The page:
Can IV Drips Really Help Treat Your Fatigue, Low Vitamin Levels and Hangover?
We asked experts if this trend is a waste of your money—and whether it's safe.
IV therapy. Drip bars. Energy shots. Immune injections. Nutrient…bags? Whatever you want to call them—there are myriad marketing approaches—you’ve probably seen spas, clinics and wellness lounges offering intravenous injections of various vitamins and minerals, mixed with saline, that make all sorts of promises. You can increase your energy levels, reduce fatigue, improve cognitive function and memory or remove toxins from the body. Some formulations claim to relieve anxiety, depression or chronic headaches while improving your skin and delivering anti-aging benefits, all for anywhere from $165 to $900 a bag. You don’t necessarily need a medical prescription, and you don’t need a blood test beforehand—often, just a consult with a naturopathic doctor and a sense that it might help with whatever’s ailing you.
The trend is not new—the IV Lounge, at the Toronto Functional Medicine Centre in the city’s Yorkville neighbourhood, opened almost 10 years ago—but more and more retail spaces like this are popping up. At Formula Fig, a spa-like outfit with lush, millennial-green decor and locations in Toronto and Vancouver, the focus is on 30-minute facials and skincare treatments, but you can also get an IV drip ($165) while sitting under an LED therapy light.
“Drips are no longer a trend—they may be here for good,” says naturopathic doctor Amauri Caversan, who founded the IV Lounge. “At first they were mainly used by athletes, stars and wealthy patients. But today I would say IV therapy has become a lot more mainstream.”
Caversan is biased, of course—charging for intravenous vitamins is part of his business model—but he’s also totally right: I wouldn’t have known that IV drips were even a thing if it wasn’t for social media. After I saw one American influencer claim her chronic iron deficiency had been treated with an IV infusion, my curiosity was piqued: I’ve been iron deficient since age 17, and I’m terrible at taking the iron pills my doctors have repeatedly suggested. Could an IV drip help me?
As it turns out, you really shouldn’t take medical inspiration from former Bachelorette contestants you follow on Instagram. If you’re truly iron deficient, and a trial of oral supplementation doesn’t work for you, a registered MD could prescribe iron infusions in a medical setting, like a hospital. But, in Canada, you can’t get iron in an IV bag at a drip bar or lounge.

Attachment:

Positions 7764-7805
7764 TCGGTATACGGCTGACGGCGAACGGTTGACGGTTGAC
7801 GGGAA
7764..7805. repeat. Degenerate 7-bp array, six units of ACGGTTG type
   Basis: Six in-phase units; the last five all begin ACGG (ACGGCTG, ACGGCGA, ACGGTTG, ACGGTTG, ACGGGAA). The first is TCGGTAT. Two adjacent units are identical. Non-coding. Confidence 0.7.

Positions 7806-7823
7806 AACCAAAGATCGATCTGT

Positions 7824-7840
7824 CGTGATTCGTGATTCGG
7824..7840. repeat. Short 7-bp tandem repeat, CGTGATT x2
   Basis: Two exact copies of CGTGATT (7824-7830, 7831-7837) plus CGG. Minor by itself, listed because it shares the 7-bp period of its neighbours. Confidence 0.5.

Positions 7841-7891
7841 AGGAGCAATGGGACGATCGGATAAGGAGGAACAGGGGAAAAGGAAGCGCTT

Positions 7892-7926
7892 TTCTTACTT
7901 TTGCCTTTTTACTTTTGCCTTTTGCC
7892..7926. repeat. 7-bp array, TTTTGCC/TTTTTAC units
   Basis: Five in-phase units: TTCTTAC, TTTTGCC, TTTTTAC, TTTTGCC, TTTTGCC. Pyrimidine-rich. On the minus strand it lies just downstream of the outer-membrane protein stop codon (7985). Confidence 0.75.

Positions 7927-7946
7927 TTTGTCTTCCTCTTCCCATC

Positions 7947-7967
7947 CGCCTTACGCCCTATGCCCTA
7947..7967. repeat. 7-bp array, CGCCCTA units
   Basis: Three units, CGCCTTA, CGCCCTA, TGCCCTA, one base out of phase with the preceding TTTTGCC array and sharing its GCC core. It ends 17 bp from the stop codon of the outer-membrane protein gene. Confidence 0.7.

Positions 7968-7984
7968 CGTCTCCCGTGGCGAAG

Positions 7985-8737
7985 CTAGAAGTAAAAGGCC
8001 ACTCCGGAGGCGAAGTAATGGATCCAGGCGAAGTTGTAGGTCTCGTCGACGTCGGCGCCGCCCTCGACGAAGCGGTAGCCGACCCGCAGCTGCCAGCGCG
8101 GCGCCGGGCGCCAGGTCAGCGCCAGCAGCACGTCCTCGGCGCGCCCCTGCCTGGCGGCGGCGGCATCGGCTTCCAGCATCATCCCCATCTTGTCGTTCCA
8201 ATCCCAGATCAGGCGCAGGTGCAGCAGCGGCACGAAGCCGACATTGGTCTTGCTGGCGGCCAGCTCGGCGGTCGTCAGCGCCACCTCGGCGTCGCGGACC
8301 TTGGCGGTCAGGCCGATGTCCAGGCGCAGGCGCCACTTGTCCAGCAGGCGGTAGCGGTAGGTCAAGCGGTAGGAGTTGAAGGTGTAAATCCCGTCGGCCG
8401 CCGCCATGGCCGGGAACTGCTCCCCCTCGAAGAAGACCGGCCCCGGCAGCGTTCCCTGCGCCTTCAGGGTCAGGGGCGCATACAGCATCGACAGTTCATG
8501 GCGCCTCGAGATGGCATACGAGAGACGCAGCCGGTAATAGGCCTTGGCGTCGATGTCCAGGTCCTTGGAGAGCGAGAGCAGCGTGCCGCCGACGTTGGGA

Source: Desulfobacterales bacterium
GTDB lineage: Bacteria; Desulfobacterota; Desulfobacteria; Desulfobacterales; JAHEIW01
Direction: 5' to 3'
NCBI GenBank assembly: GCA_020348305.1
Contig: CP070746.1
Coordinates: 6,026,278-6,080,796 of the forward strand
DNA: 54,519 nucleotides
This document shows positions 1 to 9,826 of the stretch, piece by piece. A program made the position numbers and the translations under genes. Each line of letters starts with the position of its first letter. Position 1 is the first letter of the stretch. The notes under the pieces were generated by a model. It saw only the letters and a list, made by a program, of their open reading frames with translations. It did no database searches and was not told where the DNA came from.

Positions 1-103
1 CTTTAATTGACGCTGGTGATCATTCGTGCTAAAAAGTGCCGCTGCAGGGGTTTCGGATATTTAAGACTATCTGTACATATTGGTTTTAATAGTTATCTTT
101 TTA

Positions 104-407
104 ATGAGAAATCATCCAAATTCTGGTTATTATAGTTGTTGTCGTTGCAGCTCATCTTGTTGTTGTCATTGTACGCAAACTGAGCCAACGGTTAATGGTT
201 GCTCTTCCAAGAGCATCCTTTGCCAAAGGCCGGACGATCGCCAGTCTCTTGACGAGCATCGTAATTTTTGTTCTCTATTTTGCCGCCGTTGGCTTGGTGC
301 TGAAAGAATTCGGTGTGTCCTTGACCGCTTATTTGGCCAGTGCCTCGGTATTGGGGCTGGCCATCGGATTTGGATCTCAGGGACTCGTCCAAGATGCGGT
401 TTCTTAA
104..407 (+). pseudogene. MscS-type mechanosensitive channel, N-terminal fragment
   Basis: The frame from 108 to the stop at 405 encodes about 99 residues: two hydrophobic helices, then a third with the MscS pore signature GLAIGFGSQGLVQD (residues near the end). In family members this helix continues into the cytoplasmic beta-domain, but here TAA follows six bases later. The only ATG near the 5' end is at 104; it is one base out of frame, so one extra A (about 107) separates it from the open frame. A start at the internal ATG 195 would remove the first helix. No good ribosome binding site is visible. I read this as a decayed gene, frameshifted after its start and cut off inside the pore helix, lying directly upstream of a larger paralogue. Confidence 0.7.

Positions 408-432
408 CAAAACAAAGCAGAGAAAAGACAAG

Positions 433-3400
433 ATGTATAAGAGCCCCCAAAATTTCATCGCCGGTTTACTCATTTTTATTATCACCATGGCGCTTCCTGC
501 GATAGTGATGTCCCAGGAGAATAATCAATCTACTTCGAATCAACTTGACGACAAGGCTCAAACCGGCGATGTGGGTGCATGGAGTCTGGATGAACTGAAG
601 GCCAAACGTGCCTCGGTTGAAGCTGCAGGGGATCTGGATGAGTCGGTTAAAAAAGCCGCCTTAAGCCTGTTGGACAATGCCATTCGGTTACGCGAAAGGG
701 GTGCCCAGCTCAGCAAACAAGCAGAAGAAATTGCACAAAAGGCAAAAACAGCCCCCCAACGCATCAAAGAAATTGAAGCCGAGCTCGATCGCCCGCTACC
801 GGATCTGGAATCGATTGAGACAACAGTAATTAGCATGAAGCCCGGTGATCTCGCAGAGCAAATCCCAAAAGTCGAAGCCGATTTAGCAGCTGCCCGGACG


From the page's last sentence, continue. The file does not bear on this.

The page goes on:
Caversan explained to me that an IV treatment containing saline and electrolytes can help you rehydrate after drinking too much alcohol or after extreme exercise. And many people seek IV nutrients simply for the highly unscientific promises of “boosting” or “supporting” their immune systems, especially in a world with COVID.
“These therapies are aimed at amorphous ailments people have: fatigue, general malaise, lack of energy,” says Timothy Caulfield, author of The Cure for Everything: Untangling the Twisted Messages about Health, Fitness, and Happiness. It’s very subjective, he points out. “There’s this idea that getting an IV drip is going to help your immune system, and there’s no evidence to support that.” Caulfield, a health and science policy professor at the University of Alberta who studies health misinformation and the public representations of science, has been examining the growth of IV therapy for years, and has tried it a few times himself.
“Celebrities will post images of themselves getting an IV injection and then you start to see this wave of interest, and it’s incredibly frustrating because…regardless of who you’re getting it from, whether it’s an MD, a naturopath or some wellness guru at your local mall, it’s pseudoscientific nonsense.” What you’re really paying for, Caulfield says, is “an injection of magical thinking,” and there’s no biological mechanism that would actually support those claims.
“The claims around IV nutrition are certainly pseudoscientific,” agrees Michelle Cohen, a family doctor in Brighton, Ont. and an assistant professor in the Department of Family Medicine at Queen’s University. She writes and tweets about wellness trends and has a particular interest in debunking alternative health claims. “There’s this idea that you can get better nutrition through an IV than simply through your gut, which is the way we were designed, or evolved, to absorb nutrition,” Cohen says. “Your average person does not need to have an IV to get adequate nutrition.”
The risks of IV therapy shouldn’t be ignored either, says Cohen. “You may have an allergic reaction to whatever it is that you’re being injected with, and it’s not necessarily the synthetic vitamins, but maybe some preservative product [in the mix]. You also don’t know if the treatment is going to conflict with any medication that you might already be on,” she adds.
Is it possible to overdose on these vitamins, I wondered? Not exactly, says Cohen. “You reach a certain point where the water-soluble vitamins contained in these drips can’t be absorbed by your blood. Your kidneys are constantly doing the job of filtering your blood…and getting rid of things you don’t need.” So if you’re suddenly taking in a mega-dose of vitamins through an IV, she says, most of it is just going to get dumped out.